Any breed of dog can be trained to be a therapy dog. Whether you have a large breed or small breed, your dog will need lots of training to get started. They should go through a behavior class and learn the basic commands: sit, stay, come. There are private trainers, and some pet stores offer the classes as well. You can research online to see what is available to you.
After your dog has been thoroughly trained and you are considering doing therapy, before you go any further with finding an organization or volunteering, ask yourself, “Would my dog enjoy therapy work? Do they have the temperament for therapy situations?” A good therapy dog is not shy with people, but is calm and loving.
Socialization is essential. Take your dog to dog parks, stores that welcome pets, such as farm stores and hardware stores. These experiences will help them to listen to you when there are people, dogs, and noise going on around them. They should not be distracted, run up to people, sniff shelves and floors or bark.
A therapy dog cannot be aggressive toward people or other dogs. If your dog barks it is usually a warning sign that there is something they don’t like and they are letting you know. If the dog continues to bark, you must take him out of the situation that is causing the dog to react.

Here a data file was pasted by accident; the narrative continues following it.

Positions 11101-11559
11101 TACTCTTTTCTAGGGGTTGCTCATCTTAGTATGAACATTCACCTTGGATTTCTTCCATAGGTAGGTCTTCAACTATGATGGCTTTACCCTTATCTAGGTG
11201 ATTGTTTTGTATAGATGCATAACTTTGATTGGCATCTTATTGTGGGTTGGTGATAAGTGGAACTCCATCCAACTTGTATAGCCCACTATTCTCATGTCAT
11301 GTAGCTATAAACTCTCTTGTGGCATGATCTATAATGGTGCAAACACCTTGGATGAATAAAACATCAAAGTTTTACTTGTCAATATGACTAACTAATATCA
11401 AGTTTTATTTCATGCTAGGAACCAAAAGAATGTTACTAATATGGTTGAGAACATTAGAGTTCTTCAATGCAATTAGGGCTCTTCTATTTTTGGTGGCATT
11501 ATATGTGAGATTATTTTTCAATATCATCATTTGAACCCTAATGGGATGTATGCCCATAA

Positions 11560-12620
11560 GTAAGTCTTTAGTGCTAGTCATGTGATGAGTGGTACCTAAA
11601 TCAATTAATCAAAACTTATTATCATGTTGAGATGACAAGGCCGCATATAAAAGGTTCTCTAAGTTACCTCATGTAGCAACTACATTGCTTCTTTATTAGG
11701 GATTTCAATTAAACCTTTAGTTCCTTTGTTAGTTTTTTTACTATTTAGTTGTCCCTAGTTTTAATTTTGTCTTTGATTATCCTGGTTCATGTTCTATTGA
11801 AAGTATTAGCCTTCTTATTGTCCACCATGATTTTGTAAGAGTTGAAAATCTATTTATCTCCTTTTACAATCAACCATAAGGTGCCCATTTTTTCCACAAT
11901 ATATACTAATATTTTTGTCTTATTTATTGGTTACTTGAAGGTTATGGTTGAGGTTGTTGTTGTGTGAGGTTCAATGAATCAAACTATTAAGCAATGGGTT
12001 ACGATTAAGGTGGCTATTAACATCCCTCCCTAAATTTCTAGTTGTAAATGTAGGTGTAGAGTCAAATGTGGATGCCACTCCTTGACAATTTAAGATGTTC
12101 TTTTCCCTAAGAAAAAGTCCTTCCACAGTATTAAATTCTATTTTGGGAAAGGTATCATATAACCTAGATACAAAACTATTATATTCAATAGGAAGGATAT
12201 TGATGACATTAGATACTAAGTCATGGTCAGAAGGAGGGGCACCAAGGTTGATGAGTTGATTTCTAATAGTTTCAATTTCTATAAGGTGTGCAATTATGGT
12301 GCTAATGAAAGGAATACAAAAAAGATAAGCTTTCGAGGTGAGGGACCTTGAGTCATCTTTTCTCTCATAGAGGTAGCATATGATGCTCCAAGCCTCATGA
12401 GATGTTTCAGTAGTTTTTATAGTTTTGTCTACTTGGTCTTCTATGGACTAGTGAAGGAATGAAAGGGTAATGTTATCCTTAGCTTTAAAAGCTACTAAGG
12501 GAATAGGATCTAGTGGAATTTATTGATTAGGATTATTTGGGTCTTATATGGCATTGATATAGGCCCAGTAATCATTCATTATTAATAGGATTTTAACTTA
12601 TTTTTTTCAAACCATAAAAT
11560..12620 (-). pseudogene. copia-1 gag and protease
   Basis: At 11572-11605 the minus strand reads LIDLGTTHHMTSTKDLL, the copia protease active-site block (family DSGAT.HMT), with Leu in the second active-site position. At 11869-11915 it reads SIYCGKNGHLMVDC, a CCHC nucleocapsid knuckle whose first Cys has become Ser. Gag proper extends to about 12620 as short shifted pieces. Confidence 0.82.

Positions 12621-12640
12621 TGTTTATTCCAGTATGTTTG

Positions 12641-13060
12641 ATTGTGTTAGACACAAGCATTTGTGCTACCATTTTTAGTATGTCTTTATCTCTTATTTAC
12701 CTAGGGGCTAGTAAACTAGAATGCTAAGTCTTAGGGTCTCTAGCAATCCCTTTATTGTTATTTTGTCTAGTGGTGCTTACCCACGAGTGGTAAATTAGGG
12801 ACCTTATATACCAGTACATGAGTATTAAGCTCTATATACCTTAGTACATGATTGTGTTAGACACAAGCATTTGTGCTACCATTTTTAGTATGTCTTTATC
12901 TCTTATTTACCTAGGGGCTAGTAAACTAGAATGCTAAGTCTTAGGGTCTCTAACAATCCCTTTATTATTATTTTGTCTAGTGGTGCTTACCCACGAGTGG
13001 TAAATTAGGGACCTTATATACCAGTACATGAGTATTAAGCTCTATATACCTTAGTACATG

Control is important, too. You want to be able to control your dog in any situation that could be harmful to an ill or elderly patient or a child. If you have a happy dog, who loves people be sure you can restrain or redirect your dog, so they don’t jump in a lap or on a bed.
It’s teamwork. As a handler of the dog, you must remember to watch your dog for signs of distress, thirst, fear, etc. A good handler is as important as the dog. Together they form a team people can trust and enjoy.
Remember, not everyone is a dog lover. When you go out on a visit, not everyone will want to visit.
We always ask before we take a dog up to a person. Sometimes people hold out their arms and call the dog to them. People sometimes even ask if the dog can lay on the bed with them.
When we get a request like that, we ask a staff member of the clinic or facility if this is alright to do. Permission is necessary because you don’t know how frail or ill someone can be or if they have a wound or injury.
Wherever you choose to visit I can guarantee you will come home feeling blessed and happy. I often tell my children, “That was the best visit ever.” My granddaughter says, “Grammie, you say that every time.”
Note: Therapy dog requirements vary by therapy organization and by facility. For more information on training and qualifications, check out a few of the national organizations:
- Alliance of Therapy Dogs (formerly Therapy Dogs, Inc.)
- Bright and Beautiful Therapy Dogs
- Love on a Leash
- Pet Partners (previously Delta Society)
- Therapy Dogs Incorporated (TD Inc.) – new name is Alliance of Therapy Dogs
- Therapy Dogs International